Three Things This Week
1. The Kids Are Still Alright
What it is: University professor Rob Jenkins believes today’s students are in many ways more advanced academically than students from previous generations.
Why it’s hopeful: As parents and teachers, it’s easy to fall into the trap of judging this generation for their foibles (small attention span, addicted to technology). “Youth is wasted on the young” the old saying goes. Instead, Professor Jenkins encourages us to “Look for the good” and “expect excellence” from them. “I find myself being reminded by young people every day that life is good and beautiful and exciting and worth living.” We can learn a great deal from our students about racial equality, social justice, saving money, and how to use the new iPhone X! Teachers, here are four quick ways to grab your student’s attention during the first five minutes of class.
What it is: A new social media app exploding on college campuses designed to connect students through like-minded activities, interests, and hobbies.
Why it’s kinda different: Designed as a “Swiss Army knife for all things on campus”, creator Greg Isenberg believes the app will change how university students communicate with their peers. Unlike Facebook or Snapchat that connect students who already know one another, Islands introduces students to new peer groups by unlocking all the different group chats on campus. So far, freshmen are the largest group of early adopters. Look for Islands to jump markets and move down into high school by next semester.
3. Call it What You Want
What it is: Released just after midnight last night, it’s the fourth single from Taylor Swift’s upcoming album, Reputation.
Why it’s sad: If the “old Taylor is dead”, the new Taylor still has something in common with her former self; she’s vindictive. From “Picture to Burn”, “Bad Blood”, “Look What You Made Me Do”, and now “Call it What You Want”, Swift has built a career out of making revenge songs sound like love songs. In part because her consistent solution to relational problems is not only a new boyfriend, but a “scorched earth” policy toward her enemies. The pop diva has the platform to empower an entire generation of young girls, but we mourn the fact she’s using her influence to communicate that being strong means burning bridges, seeking revenge, and harboring anger. Real strength lies in the ability to forgive, reconcile, and move on. Ask your daughter what takes more courage: to live in anger with classmates who have wronged her, or forgive them. “To forgive is to set a prisoner free and discover that the prisoner was you.”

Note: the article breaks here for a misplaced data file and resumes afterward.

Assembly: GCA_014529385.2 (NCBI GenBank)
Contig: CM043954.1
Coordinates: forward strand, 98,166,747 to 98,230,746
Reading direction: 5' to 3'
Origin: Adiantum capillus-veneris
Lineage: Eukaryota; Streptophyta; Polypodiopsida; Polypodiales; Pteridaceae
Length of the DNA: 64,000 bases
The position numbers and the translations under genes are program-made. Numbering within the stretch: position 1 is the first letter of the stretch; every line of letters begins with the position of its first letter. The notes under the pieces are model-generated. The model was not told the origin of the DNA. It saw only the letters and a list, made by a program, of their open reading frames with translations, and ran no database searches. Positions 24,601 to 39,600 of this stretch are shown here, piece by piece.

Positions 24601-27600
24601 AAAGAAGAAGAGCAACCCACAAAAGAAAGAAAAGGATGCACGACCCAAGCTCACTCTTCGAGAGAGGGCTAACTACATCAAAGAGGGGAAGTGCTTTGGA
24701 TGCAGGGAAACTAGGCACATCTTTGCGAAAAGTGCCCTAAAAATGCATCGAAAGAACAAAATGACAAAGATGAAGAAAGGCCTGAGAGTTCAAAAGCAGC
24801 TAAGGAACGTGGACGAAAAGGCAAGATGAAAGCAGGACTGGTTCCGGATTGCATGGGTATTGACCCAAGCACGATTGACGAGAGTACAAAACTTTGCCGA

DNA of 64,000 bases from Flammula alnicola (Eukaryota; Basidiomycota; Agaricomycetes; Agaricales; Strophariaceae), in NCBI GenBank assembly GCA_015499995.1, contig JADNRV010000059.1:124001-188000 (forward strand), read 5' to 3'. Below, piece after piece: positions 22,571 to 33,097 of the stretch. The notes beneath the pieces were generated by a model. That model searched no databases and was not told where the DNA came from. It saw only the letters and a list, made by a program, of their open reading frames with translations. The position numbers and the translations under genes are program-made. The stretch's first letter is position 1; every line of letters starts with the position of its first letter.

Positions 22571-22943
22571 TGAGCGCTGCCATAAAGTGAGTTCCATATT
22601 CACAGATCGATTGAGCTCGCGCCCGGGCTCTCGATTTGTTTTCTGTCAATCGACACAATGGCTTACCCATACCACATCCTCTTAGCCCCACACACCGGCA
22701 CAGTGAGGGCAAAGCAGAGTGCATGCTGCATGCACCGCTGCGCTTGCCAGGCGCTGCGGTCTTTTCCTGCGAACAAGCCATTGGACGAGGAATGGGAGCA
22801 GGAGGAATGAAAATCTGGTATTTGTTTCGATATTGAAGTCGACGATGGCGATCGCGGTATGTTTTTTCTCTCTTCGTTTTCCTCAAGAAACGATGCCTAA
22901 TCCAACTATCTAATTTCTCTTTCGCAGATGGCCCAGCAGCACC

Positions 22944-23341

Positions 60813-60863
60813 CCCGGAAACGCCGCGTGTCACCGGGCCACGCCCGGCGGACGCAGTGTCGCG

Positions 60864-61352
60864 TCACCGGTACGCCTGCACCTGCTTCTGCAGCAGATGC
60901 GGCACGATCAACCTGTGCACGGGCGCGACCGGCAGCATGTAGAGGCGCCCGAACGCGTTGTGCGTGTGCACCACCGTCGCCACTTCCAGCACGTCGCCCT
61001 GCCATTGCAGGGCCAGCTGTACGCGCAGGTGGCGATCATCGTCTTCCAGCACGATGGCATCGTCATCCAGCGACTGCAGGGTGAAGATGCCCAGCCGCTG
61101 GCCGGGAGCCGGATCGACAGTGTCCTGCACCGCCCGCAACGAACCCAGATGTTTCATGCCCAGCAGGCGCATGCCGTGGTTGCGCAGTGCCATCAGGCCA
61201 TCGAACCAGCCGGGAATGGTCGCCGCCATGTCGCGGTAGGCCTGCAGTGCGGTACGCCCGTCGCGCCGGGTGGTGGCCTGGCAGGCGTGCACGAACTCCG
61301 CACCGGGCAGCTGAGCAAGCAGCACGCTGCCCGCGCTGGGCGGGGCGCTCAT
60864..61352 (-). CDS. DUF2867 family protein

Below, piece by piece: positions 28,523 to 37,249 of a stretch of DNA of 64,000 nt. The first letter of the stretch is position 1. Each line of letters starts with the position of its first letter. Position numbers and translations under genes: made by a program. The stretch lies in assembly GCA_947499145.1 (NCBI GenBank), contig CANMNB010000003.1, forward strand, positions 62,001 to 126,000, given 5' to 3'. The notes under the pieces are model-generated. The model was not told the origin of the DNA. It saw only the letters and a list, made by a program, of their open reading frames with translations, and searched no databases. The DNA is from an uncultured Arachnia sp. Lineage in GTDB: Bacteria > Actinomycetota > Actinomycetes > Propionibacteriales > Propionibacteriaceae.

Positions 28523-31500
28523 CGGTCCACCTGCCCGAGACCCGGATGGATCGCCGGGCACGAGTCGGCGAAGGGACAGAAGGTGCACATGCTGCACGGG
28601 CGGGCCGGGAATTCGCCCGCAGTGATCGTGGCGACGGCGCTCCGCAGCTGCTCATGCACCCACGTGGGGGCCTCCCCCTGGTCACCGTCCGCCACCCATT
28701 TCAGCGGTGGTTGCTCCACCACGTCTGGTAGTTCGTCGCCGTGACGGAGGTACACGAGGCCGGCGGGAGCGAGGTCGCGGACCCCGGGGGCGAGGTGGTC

Releasing on Netflix November 17, Marvel’s newest show is about a “brutal, assault rifle-toting” anti-hero Frank Castle and his violent mission to fight crime. Unlike most Marvel heroes, the Punisher is known for his incredible arsenal of firearms.
The Punisher was originally scheduled to release in October, but Netflix and Marvel delayed the premier and felt it “wouldn’t be appropriate” to hype the show in the wake of the Las Vegas shooting. But they’re still releasing it. “For an industry that excels at selling spectacular depictions of violence — especially with guns — does moving off a release date really mean anything?” And what about us, the passive consumers? If our thoughts and prayers are with the victims of violence, yet our time and money are spent consuming it, are we not also complicit in our culture’s continual devaluing of human life? The Punisher may not look like the Sandy Hook, Las Vegas, or Colorado killers, but “mass shooters style themselves to be men like the Punisher”, doling out their own version of vigilante justice. Scarier still, teens not only identify with their favorite anti-heroes, studies show they also mimic them in real life. Research proves that elevated exposure to violence increases one’s tolerance of violence, meaning, the more media violence teens are exposed to, the more normal it appears in real life.
And maybe that’s the real problem, we’ve just become so inured to it. We’ve welcomed it into our homes through TV and movies, and wonder why it breaks out in our churches and schools. If your son watches The Punisher, ask him how the violence is portrayed. Did they make it exciting and glamourous? Was violence linked with masculinity or “being a man”? Did the show make violence the only solution for eliminating evil, and why is that important?
If “every act of violence brings us closer to death” may we as parents and teachers create life-giving environments in our homes and classrooms that provide an alternative to the cultural presumption that violence is always necessary and inevitable.
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